the swimmer’s grip, 2) support the swimmer’s elbows, 3) encourage changes in kick patterns,
and 4) present a quick, aquatic image. With the product defined, the design team set to the
task of generating ideas. The designers pretended to swim in order to visualize practice
routines and encourage the generation of concepts. Pictures of fish were posted on the wall
as reference material for the development of forms and colors. The concept generation
sessions were focused and stayed to the prearranged schedules with critical comments being
noted and promptly negated. Additionally, all the participants in the concept generation
sessions agreed that the concepts would not be evaluated until the wall in the conference
room was filled with product ideas. This practice aided the group to focus on generating
many ideas and not generating a single, best idea. The concepts were wide-ranging; some
rugged and finned, others were dramatic, resembling a manta rey, others exhibited
pronounced grips or specific body contact areas. The team generated concepts that reflected
the vividness of the sport and the aquatic nature of the environment. After many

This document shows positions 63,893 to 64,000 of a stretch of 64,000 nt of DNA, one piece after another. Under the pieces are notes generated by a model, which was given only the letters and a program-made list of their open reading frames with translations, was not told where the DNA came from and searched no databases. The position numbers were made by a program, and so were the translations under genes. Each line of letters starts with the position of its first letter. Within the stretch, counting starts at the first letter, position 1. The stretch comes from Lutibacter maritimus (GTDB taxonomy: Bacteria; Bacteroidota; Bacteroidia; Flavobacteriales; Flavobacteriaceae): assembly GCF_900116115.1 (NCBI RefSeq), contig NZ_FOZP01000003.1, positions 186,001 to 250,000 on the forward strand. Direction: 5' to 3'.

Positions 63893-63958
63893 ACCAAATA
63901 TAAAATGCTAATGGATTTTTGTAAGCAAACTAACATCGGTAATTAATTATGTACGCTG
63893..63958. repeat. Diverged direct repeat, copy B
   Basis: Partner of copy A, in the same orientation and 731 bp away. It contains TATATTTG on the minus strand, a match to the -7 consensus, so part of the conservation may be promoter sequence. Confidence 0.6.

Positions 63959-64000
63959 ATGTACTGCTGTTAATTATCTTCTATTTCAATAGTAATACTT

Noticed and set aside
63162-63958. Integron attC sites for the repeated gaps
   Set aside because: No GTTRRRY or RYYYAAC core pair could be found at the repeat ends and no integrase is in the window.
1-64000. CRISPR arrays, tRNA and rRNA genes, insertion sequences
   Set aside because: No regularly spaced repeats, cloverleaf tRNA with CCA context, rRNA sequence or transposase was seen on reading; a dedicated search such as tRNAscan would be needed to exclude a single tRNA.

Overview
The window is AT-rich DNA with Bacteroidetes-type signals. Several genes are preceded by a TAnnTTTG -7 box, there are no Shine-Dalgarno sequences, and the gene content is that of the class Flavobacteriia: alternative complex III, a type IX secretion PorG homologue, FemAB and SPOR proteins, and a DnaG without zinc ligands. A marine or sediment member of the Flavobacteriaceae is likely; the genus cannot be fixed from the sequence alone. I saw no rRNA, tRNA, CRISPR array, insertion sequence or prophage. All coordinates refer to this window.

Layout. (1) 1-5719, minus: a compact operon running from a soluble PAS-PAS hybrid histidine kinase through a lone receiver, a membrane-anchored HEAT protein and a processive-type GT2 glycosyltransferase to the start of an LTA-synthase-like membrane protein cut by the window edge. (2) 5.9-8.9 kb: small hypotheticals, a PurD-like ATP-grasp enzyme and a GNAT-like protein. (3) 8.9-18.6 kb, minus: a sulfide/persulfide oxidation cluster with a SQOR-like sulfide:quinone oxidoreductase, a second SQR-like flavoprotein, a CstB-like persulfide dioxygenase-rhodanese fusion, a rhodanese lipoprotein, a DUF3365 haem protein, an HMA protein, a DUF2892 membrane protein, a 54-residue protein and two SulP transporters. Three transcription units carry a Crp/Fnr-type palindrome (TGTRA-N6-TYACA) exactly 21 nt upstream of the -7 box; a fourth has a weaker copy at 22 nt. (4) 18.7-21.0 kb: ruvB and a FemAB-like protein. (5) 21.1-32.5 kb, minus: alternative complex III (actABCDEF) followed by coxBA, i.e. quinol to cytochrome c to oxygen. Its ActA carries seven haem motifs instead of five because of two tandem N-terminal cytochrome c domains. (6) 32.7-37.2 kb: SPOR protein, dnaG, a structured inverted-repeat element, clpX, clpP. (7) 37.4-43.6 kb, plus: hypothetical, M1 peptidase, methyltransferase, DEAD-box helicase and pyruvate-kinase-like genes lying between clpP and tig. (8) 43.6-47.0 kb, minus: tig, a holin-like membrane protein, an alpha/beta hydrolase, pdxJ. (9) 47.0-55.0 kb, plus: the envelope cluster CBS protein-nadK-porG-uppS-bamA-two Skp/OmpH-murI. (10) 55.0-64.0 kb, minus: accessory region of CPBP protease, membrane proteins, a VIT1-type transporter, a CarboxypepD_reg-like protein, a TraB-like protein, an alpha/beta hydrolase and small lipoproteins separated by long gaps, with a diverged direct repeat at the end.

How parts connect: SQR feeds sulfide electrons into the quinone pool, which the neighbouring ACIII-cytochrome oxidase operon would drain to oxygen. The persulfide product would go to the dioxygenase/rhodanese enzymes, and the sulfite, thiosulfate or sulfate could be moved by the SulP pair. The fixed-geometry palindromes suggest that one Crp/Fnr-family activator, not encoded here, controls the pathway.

reiterations and tested study models, the design team built a near-production prototype and
introduced the Speed-Ray at a trade show. The response was beyond expectations and the
kickboard moved directly into production. The Speedray has been noted by Popular Science
magazine as the “Best of What’s New,” and has received an IDEA Gold Award from the
Industrial Designers of America and Business Week magazine. Zura Sports continues to
push for innovation and currently offers over twenty aquatic fitness products for swimmers
of all ages.
Speedray concepts Speedray, Concept Testing

In Industrial Design education, students learn that innovation is critical to the success of a
new product and that innovation can be accomplished through a design process that
facilitates the development of alternative solutions and the refinement and finalization of the
most appropriate product concept. Students also need to learn that a clear definition of the
product and diligent control of criticism is germane to the process of generating product
concepts. These two elements will not guarantee the product’s nor the student’s success in
the marketplace, but they will enhance the student’s concept generating activities, ensure
innovation in the product’s development, and enable the best possible solution to move
forward.